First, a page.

This is an excerpt from a story delivered exclusively to Business Insider Intelligence Payments Briefing subscribers. To receive the full story plus other insights each morning, click here.
Identity fraud declined 15% annually from the record high 16.7 million US adults who experienced identity fraud in 2017 to 14.4 million US adults in 2018, according to Javelin’s 2019 Identity Fraud Study.Business Insider Intelligence
While the overall rate of identity fraud declined, there were notable increases in certain areas: Since 2016, fraud victims’ out-of-pocket costs have more than doubled to $1.7 billion, while new account fraud increased by $400 million from 2017 to 2018 to reach $3.4 billion.
The study highlighted that while card-present fraud is declining, fraudsters are flocking to other channels.
- The EMV migration has led to a steep decline in card fraud. Card fraud losses dropped from $8.1 billion in 2017 to $6.4 billion in 2018 and the instance of card fraud dropped from 5.47% to 4.40%. The study highlighted the EMV migration as a contributor to the decline in card-present fraud: 68% of US storefronts, or 3.1 million merchants, now accept chip cards as of September 2018, marking a 682% increase from when the EMV migration began in September 2015, according to Visa data.
- But the success of the EMV migration in preventing counterfeit fraud has caused fraudsters to turn to more vulnerable channels. Fraudsters have largely redirected their efforts to other commerce channels and are now taking over accounts: Takeovers of mobile phone accounts nearly doubled from 380,000 victims in 2017 to nearly 680,000 in 2018. Fraudsters intercept alerts and one-time passwords sent by text message, which is one of the most common forms of authentication used today, making it imperative for firms to update their account-opening processes to include risk assessments. And surging e-commerce is driving fraudsters to digital channels — which now account for two-thirds of all payment fraud — necessitating merchants to adopt new fraud prevention solutions and for payments firms to bolster their existing solutions to provide better protection.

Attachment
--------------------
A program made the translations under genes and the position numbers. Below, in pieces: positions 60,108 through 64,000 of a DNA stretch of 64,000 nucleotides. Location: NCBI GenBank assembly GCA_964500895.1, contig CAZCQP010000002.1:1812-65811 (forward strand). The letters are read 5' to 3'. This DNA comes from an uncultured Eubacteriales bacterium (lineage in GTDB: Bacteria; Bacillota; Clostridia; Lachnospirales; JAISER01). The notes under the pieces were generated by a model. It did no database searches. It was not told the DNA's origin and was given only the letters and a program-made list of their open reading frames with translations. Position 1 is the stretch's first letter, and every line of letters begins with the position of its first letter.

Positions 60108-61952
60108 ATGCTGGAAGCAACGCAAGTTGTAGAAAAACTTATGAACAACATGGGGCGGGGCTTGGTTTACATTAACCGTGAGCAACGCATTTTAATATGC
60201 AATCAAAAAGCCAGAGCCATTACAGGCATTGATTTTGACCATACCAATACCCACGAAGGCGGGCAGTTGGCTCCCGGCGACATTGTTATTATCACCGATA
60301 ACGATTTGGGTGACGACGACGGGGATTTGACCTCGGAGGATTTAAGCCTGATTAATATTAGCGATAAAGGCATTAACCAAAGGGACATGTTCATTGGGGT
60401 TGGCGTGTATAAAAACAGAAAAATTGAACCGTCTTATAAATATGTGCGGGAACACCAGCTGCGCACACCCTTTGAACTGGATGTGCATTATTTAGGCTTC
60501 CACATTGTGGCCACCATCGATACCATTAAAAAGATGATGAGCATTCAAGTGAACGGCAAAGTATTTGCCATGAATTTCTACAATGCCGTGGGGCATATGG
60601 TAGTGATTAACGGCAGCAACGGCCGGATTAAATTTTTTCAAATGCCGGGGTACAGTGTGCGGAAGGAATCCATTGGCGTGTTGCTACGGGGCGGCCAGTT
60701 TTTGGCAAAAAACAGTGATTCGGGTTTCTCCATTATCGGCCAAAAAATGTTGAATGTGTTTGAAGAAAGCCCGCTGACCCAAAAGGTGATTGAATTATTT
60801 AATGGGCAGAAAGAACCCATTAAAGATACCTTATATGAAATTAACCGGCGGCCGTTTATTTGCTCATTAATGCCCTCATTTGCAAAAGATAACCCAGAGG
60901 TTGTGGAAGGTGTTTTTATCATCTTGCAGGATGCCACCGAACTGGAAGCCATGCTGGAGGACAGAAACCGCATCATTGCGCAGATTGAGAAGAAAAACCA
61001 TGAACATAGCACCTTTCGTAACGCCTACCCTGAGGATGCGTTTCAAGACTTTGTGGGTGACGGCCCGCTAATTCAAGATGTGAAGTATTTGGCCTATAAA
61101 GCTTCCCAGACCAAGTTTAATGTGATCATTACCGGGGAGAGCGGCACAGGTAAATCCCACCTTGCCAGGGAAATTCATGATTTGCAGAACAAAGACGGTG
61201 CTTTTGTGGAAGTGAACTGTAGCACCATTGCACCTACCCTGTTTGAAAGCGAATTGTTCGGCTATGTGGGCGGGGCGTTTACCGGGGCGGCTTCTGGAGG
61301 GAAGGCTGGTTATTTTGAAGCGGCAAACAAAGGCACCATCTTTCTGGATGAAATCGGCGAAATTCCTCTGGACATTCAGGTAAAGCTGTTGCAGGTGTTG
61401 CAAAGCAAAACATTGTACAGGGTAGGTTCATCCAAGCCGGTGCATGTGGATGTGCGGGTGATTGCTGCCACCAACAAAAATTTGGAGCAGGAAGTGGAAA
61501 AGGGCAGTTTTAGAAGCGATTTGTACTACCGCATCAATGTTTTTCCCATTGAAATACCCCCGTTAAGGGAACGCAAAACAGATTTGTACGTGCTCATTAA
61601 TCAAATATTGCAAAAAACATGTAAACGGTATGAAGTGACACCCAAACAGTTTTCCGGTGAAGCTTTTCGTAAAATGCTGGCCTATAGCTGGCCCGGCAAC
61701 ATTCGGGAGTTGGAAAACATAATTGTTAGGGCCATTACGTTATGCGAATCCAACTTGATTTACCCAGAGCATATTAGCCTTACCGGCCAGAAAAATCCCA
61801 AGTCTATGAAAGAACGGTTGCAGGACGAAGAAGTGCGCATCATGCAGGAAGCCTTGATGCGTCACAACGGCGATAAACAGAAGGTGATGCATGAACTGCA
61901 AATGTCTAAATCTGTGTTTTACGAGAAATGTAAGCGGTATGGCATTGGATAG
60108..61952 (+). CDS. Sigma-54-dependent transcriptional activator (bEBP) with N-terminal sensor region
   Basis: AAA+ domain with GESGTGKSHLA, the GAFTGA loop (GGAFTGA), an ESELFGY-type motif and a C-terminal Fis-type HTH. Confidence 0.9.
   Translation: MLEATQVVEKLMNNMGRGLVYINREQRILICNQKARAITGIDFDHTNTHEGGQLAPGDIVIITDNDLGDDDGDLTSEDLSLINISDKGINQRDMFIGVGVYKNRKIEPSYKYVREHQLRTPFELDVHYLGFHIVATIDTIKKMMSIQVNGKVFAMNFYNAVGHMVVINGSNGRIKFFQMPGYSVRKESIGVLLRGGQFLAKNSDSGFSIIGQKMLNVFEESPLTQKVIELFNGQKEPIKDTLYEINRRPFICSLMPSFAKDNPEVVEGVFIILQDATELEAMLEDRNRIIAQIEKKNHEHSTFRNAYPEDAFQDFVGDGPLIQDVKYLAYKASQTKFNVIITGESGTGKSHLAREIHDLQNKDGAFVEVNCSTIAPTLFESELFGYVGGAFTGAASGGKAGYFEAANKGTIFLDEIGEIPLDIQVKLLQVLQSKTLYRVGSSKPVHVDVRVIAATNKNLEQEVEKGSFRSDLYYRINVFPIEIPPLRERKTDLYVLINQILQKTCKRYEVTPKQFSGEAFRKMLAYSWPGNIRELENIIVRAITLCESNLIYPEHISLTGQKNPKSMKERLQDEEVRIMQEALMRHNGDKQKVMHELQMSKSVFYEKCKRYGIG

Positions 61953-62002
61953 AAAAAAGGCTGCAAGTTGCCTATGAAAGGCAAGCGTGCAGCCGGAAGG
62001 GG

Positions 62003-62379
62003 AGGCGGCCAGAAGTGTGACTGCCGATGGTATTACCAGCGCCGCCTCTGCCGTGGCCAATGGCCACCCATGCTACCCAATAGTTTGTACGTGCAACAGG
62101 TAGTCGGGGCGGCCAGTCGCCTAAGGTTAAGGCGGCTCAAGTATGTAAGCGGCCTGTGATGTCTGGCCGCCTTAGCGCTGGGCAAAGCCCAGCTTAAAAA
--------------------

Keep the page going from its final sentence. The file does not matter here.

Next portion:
Fraud concerns could play a role in perpetuating cash usage.Concerns over fraud have left some consumers wary of using electronic payment methods, which has fed into ongoing cash usage: 22% of consumers prefer to pay in cash because of fears about identity theft or credit card fraud, according to a study by the NBD Group.
Finding new ways to authenticate and verify customer identity without disrupting the customer experience or adding friction is imperative for firms to offer protection while also mitigating their own losses.
Interested in getting the full story? Here are two ways to get access:
1. Sign up for the Payments Briefing to get it delivered to your inbox 6x a week. >> Get Started
2. Subscribe to a Premium pass to Business Insider Intelligence and gain immediate access to the Payments Briefing, plus more than 250 other expertly researched reports. As an added bonus, you’ll also gain access to all future reports and daily newsletters to ensure you stay ahead of the curve and benefit personally and professionally. >> Learn More Now
- Baby boomers and Gen Xers fuel Zelle
- Facebook is building its own cryptocurrency for real-time cross-border transfers
- Amazon is partnering with the Mexican government on mobile payments